The apparatus also can be run continuously for panionopening 48 in the lower sealing liner 44 of such length relative to vertical alignment with the air delivery port 36 that the port 4'! and its companion opening 49 do not extend beyond at least substantially vertical alignment with the air delivery port 36 in the direction of movement.

of the carrier 43, as best shown in Fig. 3, an important result is accomplished which is not at 'once apparent. It the discharge port 41 and its companion opening 49 did extend beyond the air delivery port 16 in the direction of movement -01 the carrier 43a tube 43 after passing below the air delivery port 38 would be sealed at its upper end by the upper sealing liner 42 but would be in communication with port 41 at its lower end and compressed air and material after the.

tube was emptied would be carried back into the tube. 7 Then at the time that the tube moved over a position where the upper end of the tube or part it was disposed below the material delivering slot 35, the compressed air in the chamber formed by the tube would be released to put! up or belch forth into the lower part of the hop- 1, per 23, forcing the material in the lower part oi the hopper upwardly and creating dust in the hopper. By aligning the discharge port 41 and its companion opening 49 with the air delivery port ll as a tube 434 moves from a position below the port 36 to a position at one side thereof both ends 0! the tube are sealed by the respective sealing liners 40 and 44 simultaneously and as aresult the supply of, compressed air to the tube 43a is completely cut oil! at one time. when the tube moves to a position underlying thematerial delivering. slot 35 very little it any put! up ot air-released from the chamber formed by the tube occurs.-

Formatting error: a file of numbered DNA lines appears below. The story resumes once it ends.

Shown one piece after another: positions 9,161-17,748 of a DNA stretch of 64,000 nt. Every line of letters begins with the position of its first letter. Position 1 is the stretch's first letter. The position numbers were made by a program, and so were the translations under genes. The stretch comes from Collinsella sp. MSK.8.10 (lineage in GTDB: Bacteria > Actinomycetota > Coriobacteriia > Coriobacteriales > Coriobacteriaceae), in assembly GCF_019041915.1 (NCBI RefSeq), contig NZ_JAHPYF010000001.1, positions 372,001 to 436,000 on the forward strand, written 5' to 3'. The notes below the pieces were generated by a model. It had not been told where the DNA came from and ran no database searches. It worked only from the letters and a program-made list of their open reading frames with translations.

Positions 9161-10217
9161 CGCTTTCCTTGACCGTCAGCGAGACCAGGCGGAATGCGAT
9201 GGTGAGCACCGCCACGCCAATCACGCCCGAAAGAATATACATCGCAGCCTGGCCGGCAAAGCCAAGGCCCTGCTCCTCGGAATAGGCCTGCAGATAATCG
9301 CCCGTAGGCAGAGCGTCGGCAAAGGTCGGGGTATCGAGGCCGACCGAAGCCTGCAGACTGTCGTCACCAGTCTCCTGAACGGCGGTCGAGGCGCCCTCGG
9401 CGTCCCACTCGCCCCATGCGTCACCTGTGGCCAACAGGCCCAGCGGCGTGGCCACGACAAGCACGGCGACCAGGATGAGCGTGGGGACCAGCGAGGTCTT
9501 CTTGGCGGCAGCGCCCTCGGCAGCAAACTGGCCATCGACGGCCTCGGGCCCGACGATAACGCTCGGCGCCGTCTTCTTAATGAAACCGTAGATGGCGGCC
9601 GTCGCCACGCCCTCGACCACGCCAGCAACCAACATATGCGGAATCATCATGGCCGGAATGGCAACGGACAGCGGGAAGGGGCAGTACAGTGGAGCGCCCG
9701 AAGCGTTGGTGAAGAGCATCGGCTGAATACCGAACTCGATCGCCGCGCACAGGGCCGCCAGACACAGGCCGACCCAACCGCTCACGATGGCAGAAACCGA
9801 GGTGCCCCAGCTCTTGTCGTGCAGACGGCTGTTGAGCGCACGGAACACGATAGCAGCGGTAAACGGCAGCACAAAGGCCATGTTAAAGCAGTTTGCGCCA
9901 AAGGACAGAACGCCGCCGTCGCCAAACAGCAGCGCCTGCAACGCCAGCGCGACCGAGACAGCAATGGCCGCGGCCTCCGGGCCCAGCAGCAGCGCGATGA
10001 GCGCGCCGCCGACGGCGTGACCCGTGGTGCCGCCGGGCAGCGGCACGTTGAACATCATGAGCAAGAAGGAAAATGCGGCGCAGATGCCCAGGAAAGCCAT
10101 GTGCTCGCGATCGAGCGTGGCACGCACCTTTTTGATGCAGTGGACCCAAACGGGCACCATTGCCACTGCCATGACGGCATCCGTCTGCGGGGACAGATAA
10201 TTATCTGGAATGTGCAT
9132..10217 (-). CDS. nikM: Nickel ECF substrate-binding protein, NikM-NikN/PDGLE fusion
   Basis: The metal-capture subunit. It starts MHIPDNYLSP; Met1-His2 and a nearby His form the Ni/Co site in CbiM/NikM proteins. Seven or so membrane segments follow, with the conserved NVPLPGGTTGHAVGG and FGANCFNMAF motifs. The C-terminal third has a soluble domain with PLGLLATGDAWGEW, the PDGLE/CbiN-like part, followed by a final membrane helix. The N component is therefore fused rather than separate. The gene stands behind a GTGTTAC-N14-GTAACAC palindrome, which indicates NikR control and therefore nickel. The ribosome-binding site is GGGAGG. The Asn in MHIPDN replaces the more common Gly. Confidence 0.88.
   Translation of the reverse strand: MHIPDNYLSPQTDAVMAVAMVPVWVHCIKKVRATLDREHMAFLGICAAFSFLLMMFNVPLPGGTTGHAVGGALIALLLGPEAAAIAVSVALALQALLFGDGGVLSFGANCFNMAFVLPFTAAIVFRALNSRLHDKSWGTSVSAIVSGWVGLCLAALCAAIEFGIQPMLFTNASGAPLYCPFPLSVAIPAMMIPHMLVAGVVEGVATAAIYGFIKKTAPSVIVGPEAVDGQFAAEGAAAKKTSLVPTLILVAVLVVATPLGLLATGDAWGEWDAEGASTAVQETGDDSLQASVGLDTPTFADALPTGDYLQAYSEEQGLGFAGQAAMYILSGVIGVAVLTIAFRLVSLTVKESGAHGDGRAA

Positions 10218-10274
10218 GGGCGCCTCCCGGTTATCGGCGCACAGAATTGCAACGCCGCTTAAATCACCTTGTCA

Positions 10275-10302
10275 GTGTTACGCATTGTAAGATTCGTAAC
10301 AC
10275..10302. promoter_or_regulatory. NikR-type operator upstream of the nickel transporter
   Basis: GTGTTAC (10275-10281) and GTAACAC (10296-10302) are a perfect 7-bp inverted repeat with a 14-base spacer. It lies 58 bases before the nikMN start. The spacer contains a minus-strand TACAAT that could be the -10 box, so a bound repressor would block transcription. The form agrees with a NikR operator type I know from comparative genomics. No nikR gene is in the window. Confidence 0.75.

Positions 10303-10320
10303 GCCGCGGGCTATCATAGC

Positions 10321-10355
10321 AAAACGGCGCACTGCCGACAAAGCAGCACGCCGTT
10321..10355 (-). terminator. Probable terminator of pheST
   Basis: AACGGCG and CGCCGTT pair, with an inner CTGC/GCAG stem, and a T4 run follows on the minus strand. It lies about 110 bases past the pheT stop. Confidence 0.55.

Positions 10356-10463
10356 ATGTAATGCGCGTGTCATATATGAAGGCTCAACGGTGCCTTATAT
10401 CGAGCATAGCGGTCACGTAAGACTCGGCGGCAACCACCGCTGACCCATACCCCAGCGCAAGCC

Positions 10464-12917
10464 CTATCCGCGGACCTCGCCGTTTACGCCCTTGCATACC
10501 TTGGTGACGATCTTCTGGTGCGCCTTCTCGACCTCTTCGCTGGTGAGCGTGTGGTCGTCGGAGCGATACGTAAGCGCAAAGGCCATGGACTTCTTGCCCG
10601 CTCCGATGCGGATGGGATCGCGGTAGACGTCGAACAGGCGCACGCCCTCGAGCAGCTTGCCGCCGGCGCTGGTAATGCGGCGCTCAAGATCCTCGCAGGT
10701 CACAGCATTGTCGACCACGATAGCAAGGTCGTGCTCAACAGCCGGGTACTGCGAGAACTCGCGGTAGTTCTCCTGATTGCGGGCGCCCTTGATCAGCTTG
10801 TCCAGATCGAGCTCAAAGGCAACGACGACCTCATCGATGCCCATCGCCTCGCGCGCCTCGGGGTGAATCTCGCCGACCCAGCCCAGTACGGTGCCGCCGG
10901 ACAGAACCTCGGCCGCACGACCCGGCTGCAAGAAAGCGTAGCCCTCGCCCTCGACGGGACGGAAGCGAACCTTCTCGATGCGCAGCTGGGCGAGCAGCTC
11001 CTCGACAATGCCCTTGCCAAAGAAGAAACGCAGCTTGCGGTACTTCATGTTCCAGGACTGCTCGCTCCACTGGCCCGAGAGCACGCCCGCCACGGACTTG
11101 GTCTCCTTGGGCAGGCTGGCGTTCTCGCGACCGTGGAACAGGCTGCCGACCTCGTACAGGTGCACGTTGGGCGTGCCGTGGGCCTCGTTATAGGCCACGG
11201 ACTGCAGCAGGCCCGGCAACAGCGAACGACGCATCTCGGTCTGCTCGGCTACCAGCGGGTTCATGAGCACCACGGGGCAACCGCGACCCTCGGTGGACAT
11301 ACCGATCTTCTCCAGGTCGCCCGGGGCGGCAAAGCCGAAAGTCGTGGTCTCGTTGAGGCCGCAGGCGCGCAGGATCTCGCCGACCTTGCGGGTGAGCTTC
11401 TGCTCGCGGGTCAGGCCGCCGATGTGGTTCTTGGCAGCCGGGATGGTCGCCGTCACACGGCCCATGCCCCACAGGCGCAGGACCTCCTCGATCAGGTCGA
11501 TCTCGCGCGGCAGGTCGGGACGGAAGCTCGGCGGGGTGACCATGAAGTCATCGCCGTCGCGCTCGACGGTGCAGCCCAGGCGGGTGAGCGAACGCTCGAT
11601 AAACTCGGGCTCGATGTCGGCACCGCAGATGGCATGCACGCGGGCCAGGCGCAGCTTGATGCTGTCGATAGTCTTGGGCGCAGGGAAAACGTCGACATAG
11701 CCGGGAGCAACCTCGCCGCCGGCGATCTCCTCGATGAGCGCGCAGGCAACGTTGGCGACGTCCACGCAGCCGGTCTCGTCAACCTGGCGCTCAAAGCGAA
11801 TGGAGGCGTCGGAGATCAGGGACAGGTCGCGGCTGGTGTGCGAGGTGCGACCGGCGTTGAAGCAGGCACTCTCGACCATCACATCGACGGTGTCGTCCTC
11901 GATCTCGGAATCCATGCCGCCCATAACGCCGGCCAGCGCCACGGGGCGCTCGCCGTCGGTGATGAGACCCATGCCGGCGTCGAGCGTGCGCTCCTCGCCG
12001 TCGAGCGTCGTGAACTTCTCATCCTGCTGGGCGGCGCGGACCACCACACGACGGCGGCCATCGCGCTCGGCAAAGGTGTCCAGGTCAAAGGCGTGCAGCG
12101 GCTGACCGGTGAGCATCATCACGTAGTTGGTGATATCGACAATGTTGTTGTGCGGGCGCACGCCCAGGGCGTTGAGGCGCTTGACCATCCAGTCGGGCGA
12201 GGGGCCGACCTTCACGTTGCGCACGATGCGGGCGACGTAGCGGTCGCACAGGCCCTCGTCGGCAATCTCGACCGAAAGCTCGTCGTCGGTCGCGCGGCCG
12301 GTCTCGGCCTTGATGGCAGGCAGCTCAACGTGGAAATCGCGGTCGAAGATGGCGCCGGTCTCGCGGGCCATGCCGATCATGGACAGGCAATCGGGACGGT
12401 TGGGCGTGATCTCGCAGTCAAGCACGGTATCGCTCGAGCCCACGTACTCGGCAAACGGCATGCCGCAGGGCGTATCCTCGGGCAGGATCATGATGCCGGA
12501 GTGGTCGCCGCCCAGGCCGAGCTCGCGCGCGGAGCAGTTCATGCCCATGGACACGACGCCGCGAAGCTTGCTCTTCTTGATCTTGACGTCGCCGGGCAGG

. It is desirable to make the width of the air de- I livery port 38 somewhat less than. the diameter of the interior of the tubes 43a to prevent the development of back pressure and to cause all air delivered through the port 38 topass through I the tubes.

In assemblingthe equipment on the support I it is desirable that a housing having a removable cover 80 be employed to house the engine H and the driving mechanismbelow the upper edge of the hopper 23 so that as material is dumped into the hopper 23 and the hopper extension 24 it will not fall on the engine or drive mechanism.

While the apparatus has, been described asit will be used, in connection with the conveying of divided material. to a nozzle for thev spraying of concrete and the device is intended primarily for this use, it will be understood that the apparatus can be used for moving, distributing and i conveying any type of powdered or granular mamatter shown and described and set forth in the 10 appended claims.

What is claimed is: a 1. In combination, an annular casing having an upright central axis and a series of slots extending parallel to said axis; a carrier rotatable within said casing and having an annular series of equally spaced upwardly and downwardly open ,7 measuring pockets revolvable about said axis, top